Veteran CAD manager Curt Moreno takes you through the steps you need to take to become a CAD manager extraordinaire.
My grandfather passed away when I was young but he had instilled the responsibility of hard work. To him “having a job” was the most important thing, but I think if he had lived longer he would have come to believe as I do, that having a job is not enough; you need a career.
On that note, I didn’t start my career until I was 28. That is when I realized what had once been just a job was actually my career, and as such, I had to advance.
At that point I was a production CAD drafter at a civil engineering firm. Things were good, but while I was busy, I wasn’t really challenged. It didn’t seem like I was going anywhere; I just came in, produced plan sheets, and went home. Rinse. Repeat.
That just wasn’t going to be enough.
I wanted more responsibility, more interesting projects, and greater challenges. More money wouldn’t hurt either. I decided to move up and become a CAD manager. I knew that was the right move for me, and maybe it’s the right move for you, too! Let’s find out with some CAD manager career advice.
Prepare for Change
One does not simply become a CAD manager. No, you must prepare to make this move. The first step in preparing for your new role as a CAD manager is to begin by examining your skill level.
You may be thinking “My CAD skills are sharp. That’s what makes me good at what I do!” Fine, but ask yourself this: Are your current skills enough to make you a good CAD drafter or are they enough to be a good CAD manager?
Are you up to date on your training? Are you using all the tools that your company provides for you? Are you taking full advantage of all the career and skill enhancement programs your company offers? Are you currently “managing” your own workload in a way that gives confidence that you could manage others? If not, why not?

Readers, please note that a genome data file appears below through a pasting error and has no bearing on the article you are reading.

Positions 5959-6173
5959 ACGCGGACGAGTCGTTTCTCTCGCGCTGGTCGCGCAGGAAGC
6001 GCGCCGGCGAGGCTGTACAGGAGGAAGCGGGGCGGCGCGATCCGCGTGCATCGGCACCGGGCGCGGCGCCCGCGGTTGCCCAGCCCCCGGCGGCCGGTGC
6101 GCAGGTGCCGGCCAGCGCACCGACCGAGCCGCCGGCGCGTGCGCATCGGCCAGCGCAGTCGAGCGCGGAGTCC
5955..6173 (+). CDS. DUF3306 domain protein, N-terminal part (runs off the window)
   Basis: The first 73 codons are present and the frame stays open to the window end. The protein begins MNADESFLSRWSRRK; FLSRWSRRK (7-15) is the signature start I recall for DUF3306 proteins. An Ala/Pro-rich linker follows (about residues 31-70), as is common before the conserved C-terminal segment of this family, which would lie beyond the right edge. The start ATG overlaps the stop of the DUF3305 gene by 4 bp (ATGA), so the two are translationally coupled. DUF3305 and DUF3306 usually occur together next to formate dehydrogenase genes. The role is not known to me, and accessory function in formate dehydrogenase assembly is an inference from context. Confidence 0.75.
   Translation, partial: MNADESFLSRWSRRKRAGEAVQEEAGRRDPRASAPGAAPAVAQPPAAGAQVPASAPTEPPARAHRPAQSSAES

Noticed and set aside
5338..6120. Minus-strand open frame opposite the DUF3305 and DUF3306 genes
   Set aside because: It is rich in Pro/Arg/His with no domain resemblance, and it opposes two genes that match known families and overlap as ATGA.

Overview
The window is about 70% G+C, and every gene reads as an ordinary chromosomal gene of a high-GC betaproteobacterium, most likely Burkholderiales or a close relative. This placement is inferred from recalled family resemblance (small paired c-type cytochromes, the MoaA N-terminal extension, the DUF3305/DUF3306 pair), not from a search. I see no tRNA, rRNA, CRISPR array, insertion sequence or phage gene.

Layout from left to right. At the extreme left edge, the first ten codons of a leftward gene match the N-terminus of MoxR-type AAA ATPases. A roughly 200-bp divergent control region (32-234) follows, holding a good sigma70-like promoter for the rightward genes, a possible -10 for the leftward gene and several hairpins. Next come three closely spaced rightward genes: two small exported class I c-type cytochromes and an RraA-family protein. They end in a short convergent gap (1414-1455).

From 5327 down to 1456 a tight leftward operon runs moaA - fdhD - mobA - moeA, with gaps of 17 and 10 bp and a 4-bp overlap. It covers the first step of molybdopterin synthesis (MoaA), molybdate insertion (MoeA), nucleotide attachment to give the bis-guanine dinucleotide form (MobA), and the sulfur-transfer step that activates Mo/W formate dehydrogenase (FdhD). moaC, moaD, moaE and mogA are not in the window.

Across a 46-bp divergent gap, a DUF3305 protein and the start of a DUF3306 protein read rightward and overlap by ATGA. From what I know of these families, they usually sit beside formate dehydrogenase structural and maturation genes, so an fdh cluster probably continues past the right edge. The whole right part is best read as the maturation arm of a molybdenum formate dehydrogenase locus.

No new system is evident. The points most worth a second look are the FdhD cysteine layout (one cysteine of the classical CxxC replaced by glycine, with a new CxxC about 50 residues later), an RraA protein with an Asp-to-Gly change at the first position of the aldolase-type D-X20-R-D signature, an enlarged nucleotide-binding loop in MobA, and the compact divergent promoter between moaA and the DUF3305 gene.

These things will not only prepare you for management, they will serve you well in your current role and make you more valuable.
There is no doubt you are good at what you do. That is a position that can make you very happy where you are. So, before you leap, think about where you will land.
You know all about being a CAD drafter in a production role, but how much do you really know about being a CAD manager?
CAD management is more than just CAD. It involves people skills, settling disputes, lots of meetings and planning, and tons of patience. Are these deal breakers for you? These are important factors because this will be your new life.
“The grass is always greener…” is a cliché for a reason. It’s easy to only see the benefits of this new position without knowing the not-so-great aspects. Take some time and do your research. Talk to your current CAD manager or go to an online forum and ask what it is like to be a CAD manager. Make sure this is the right move for you and not one you are making because it is the “next” step.
Ask for the Job
You will never get a job you don’t ask for. It’s just that simple. Prepare to ask for your new job.
Chances are that you will be looking to move up in your current company, so you will probably not need a resume. But you should still have a list of your accomplishments, certifications, milestones, and project history ready. This is the list that enumerates all the ways that you create value for your company. Don’t forget to also have a short list of ways you can create even more value in the new role of CAD manager. This will show you understand your worth and are looking forward.
Once you have your ducks in a row, it is time to make an appointment with your boss to march those ducks down the hall.
Sit back in the chair and calmly let the boss know that you would like to discuss your role in the company. Share some of your past successes and contributions to remind her of your current value. Make it clear to her that you think you have the potential to do more and that you would like the opportunity to gain more responsibility. Then share some of your ideas on ways to create added value if you had a new position.
Keep the meeting focused, polite, and end it with a smile.
After Visiting the Boss
It almost always takes time for management to decide on filling positions. And it may be that the position you seek is not currently open.
That’s fine. You are on the right track whether you get the job today, tomorrow, or next month. What is important is that you have positioned yourself to make the move and you let your management know you are ready to move.
You Are Set for Change!
However, if you feel that your desires are going unnoticed, or if you are rejected do not give up. If you feel certain your skills and talents are better fitted to be a CAD manager, then don’t give up. It is time to look elsewhere.
Whether your new position is with your current firm or a new one, what is important is that you are ready to move from someone who is “managed” to someone who “manages.”
Good luck on the road to your new career as a CAD manager!